Wednesday 21 August 2019

'It took an Irishman to revolutionise the way England play cricket' - Morgan lauded after World Cup glory

England captain Eoin Morgan with the Cricket World Cup trophy during the celebrations today at The Oval, London. Photo: Reuters/Andrew Boyers
England captain Eoin Morgan with the Cricket World Cup trophy during the celebrations today at The Oval, London. Photo: Reuters/Andrew Boyers
Eoin Morgan holds the Cricket World Cup trophy as he meets British Prime Minister Theresa May yesterday. Photo: PA
Kirsty Blake Knox

Kirsty Blake Knox

'It took an Irishman to revolutionise the way England play cricket."

Eoin Morgan's first coach, Matt Sheridan, is smiling broadly.

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Rush native Morgan (32) led England to Cricket World Cup victory for the first time on Sunday. It was a match filled with nerve-racking twists and turns, and dubbed an "all-time classic".

"Eoin recruited guys who hit the ball hard and high. He transformed their sport - can you believe that?" says Mr Sheridan.

At Rush Cricket Club, where Morgan first played, the clubhouse was packed to the rafters on Sunday.

"We roared the roof off the place," says chairman Alan Butterly. "We all wanted to see Eoin lifting that trophy. I don't think even in his wildest dreams he imagined that was going to happen."

Morgan began toddling down to the ground 29 years ago, dragging a bat behind him. "He started coming here around three - the bat was the same size as him," says Mr Sheridan.

"This was his safe space. If he wasn't at home in St Catherine's, he was here."

Rush roots: Rush CC youngsters Tomas Armstrong (10), Calum Armstrong, (9), Conor Butterly (11) and Kyle Rock (10). Photo: Damien Eagers
Rush roots: Rush CC youngsters Tomas Armstrong (10), Calum Armstrong, (9), Conor Butterly (11) and Kyle Rock (10). Photo: Damien Eagers
Matt Sheridan, pictured at Rush Cricket Club, he was Eoin Morgan's first coach. Photo: Damien Eagers
Alan Butterly, Chairman of Rush Cricket Club. Photo: Damien Eagers

Morgan grew up in a three- bedroom council house in the nearby St Catherine's Estate and practised on a concrete strip at the end of the terrace.

Cricket is a minority sport in Ireland - for many it conjures up images of cucumber sandwiches and questionable knitwear. But the Morgan household was obsessed. Father Jody missed the birth of Eoin's younger brother because he was playing for Rush.

Eoin's brothers Gavin and Gareth both represented Leinster, while sisters Gwen and Laura played for Ireland.

"[Cricket] was our own thing," Morgan previously explained. "It wasn't a very popular sport. It was something we played together that no one else knew a lot about. It brought us together."

Morgan made his debut for Ireland aged 16 and went on to play in 23 one-day internationals, but his intention from a young age was to play professionally for England.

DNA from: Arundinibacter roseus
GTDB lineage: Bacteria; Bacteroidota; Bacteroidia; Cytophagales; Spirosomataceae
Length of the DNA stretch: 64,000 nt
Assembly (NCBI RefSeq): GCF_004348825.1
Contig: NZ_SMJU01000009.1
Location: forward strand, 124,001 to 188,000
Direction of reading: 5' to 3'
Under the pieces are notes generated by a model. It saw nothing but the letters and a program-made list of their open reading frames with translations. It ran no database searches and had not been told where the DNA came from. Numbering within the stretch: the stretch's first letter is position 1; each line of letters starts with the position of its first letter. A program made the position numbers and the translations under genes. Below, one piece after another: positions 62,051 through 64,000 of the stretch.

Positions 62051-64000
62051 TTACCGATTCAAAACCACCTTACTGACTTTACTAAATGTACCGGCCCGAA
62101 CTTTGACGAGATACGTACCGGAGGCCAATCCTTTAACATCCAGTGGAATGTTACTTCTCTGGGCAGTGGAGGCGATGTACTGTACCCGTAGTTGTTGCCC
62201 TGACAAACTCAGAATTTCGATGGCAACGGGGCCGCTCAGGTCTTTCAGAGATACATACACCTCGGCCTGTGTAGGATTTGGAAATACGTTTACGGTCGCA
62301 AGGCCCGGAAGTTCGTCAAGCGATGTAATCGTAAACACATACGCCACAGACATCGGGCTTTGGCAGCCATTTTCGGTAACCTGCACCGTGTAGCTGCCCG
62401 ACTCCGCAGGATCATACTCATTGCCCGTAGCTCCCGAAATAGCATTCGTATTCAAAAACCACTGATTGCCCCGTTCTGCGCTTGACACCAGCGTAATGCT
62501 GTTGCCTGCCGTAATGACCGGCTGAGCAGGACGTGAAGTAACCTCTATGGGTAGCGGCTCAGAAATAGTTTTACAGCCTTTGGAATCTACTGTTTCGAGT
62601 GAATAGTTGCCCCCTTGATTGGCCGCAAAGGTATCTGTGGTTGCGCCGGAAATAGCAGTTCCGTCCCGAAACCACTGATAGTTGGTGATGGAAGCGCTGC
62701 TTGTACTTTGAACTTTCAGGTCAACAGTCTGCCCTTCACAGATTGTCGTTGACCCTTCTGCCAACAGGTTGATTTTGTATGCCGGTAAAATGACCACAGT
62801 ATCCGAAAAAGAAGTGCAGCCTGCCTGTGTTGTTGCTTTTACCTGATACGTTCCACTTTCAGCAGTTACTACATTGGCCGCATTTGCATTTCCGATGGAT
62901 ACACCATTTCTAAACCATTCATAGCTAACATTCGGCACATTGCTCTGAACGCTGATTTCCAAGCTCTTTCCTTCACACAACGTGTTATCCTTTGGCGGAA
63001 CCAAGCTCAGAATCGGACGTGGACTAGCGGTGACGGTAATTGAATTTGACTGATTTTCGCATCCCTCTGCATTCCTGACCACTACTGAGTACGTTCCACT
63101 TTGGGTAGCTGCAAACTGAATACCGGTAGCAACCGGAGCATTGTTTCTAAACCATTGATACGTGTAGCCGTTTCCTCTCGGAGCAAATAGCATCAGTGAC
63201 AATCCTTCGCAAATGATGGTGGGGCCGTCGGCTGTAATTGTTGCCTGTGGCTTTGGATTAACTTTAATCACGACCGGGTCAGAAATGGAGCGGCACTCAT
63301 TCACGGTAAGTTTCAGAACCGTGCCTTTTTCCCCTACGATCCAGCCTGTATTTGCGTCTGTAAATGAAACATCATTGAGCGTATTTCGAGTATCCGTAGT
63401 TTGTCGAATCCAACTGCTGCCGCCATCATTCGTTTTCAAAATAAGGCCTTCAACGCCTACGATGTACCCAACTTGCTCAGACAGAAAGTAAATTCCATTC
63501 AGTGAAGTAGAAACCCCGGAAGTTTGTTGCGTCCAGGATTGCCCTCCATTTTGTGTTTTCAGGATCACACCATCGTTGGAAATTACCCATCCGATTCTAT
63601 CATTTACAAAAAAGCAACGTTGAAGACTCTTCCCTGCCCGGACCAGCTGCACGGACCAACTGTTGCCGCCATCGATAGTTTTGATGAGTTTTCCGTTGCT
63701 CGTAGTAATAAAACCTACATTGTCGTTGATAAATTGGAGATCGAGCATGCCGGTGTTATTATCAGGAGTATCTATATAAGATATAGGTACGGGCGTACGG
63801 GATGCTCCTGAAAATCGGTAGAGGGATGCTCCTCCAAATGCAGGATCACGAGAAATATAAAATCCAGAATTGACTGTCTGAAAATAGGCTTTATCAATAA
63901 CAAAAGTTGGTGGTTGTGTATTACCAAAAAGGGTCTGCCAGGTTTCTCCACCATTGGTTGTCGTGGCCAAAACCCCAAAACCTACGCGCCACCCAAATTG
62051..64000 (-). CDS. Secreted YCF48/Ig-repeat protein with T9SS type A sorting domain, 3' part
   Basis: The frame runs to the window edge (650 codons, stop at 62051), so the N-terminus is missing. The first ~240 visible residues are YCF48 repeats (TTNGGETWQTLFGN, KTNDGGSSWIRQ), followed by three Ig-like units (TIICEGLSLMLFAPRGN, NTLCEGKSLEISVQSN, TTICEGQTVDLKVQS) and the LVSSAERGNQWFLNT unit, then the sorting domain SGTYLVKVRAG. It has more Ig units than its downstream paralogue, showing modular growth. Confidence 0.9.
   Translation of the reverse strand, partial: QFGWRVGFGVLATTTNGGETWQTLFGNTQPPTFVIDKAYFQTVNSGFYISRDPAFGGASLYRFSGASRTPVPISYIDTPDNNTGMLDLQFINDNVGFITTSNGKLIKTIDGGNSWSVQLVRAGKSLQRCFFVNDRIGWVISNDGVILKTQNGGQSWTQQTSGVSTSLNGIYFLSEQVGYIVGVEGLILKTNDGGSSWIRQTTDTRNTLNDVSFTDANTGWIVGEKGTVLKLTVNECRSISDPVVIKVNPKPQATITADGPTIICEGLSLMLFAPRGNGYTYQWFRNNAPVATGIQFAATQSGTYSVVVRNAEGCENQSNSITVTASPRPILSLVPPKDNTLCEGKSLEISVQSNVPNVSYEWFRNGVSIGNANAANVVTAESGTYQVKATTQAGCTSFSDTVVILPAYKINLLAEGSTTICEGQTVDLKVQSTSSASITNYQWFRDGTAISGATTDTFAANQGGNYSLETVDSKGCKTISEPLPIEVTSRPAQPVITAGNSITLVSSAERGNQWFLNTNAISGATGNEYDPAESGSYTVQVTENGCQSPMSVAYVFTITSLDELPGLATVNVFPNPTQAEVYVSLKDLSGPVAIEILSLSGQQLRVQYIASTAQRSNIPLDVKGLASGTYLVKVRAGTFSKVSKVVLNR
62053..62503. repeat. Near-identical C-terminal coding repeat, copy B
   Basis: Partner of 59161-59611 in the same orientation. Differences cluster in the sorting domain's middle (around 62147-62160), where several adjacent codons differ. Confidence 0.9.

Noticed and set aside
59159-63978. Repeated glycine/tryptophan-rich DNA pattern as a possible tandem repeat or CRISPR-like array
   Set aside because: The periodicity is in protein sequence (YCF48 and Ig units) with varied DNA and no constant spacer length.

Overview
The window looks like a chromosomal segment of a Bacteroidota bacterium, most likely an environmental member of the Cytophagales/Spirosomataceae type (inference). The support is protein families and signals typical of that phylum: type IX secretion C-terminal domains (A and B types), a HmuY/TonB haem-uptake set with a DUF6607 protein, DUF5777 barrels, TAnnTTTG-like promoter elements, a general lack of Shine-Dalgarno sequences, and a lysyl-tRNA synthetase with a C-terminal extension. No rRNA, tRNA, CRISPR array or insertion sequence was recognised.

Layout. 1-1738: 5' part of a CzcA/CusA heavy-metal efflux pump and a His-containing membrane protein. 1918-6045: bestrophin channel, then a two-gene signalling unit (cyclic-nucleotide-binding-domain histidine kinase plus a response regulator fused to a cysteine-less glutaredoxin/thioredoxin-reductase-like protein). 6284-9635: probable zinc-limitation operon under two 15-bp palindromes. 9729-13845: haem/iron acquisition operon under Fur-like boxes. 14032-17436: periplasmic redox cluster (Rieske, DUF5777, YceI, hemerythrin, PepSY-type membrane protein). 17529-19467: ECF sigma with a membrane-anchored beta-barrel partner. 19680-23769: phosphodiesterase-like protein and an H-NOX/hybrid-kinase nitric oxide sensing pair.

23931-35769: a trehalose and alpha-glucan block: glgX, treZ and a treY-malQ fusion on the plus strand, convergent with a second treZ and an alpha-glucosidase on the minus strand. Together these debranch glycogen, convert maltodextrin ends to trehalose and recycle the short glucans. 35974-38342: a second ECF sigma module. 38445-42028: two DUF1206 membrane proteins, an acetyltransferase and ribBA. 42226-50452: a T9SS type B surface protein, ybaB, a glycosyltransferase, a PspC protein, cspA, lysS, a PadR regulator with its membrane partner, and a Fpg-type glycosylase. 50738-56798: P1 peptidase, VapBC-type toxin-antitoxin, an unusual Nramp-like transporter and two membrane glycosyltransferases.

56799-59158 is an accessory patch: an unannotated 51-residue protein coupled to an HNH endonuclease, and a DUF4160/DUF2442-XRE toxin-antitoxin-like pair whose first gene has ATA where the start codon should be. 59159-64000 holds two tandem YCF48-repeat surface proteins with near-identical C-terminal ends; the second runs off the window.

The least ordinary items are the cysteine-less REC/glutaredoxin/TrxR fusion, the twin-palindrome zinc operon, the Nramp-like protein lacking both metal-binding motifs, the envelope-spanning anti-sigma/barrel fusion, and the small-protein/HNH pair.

His mother is from Orford and he has been a British passport holder since birth.

In 2009, he declared for England. The decision to play for 'the Brits' causes some Rush locals to bristle.

In Walsh's Bar, his success is viewed with some suspicion.

"Turncoat" one man grumbles into his drink. Another nods, adding "renegade" as a third barks "West Brit!" matter-of-factly, while smacking a sandwich roll down on the counter-top.

The barmaid tries to inject a sense of diplomacy.

"We'll say the reaction has been mixed. It's great to see what he did and we wish him well but…"

She trails off. On the main street, people are more forgiving.

"I was surprised that he decided to play for England, particularly as the Irish team are so strong," Paul McMullan said.

"But it's still fantastic to see someone doing so well."

Other passers-by are also keen to congratulate Morgan, and commend his talent. Across the water, some English supporters are dumbfounded the Irish managed to make them number one. That's not exactly cricket, now is it?

"Lots of people have opinions about an English captain being an Irishman, and some Irish people feel it's not right," Mr Sheridan says.

"But at the time, he went as far as he could in Irish cricket, he wanted to play cricket at the highest level, and Cricket Ireland were not at that level."

Ireland have only recently been promoted to Test status - when Eoin was 20 that was not the case. The sportsman realised the limitations remaining in Ireland could have.

"There's always a story somewhere in a town or a village or locally about someone not making it," he explained in a short documentary.

"They haven't given it their best shot, or they didn't want to be away from home. If I was going to be good or make the most of my potential I wasn't going to do that in Ireland.

"I realised I would have to go away to get where I want."

Morgan said while his decision to play for England has made some uncomfortable, it "always sat pretty easy with me". Yesterday, he hailed the diversity of his World Cup-winning team in the final at Lord's.

When asked if the luck of the Irish "got England over the line", he replied: "We had Allah with us as well.

"I spoke to Adil (Rashid), he said Allah was definitely with us. I said we had the rub of the green.

"It actually epitomises our team. It has quite diverse backgrounds and cultures."

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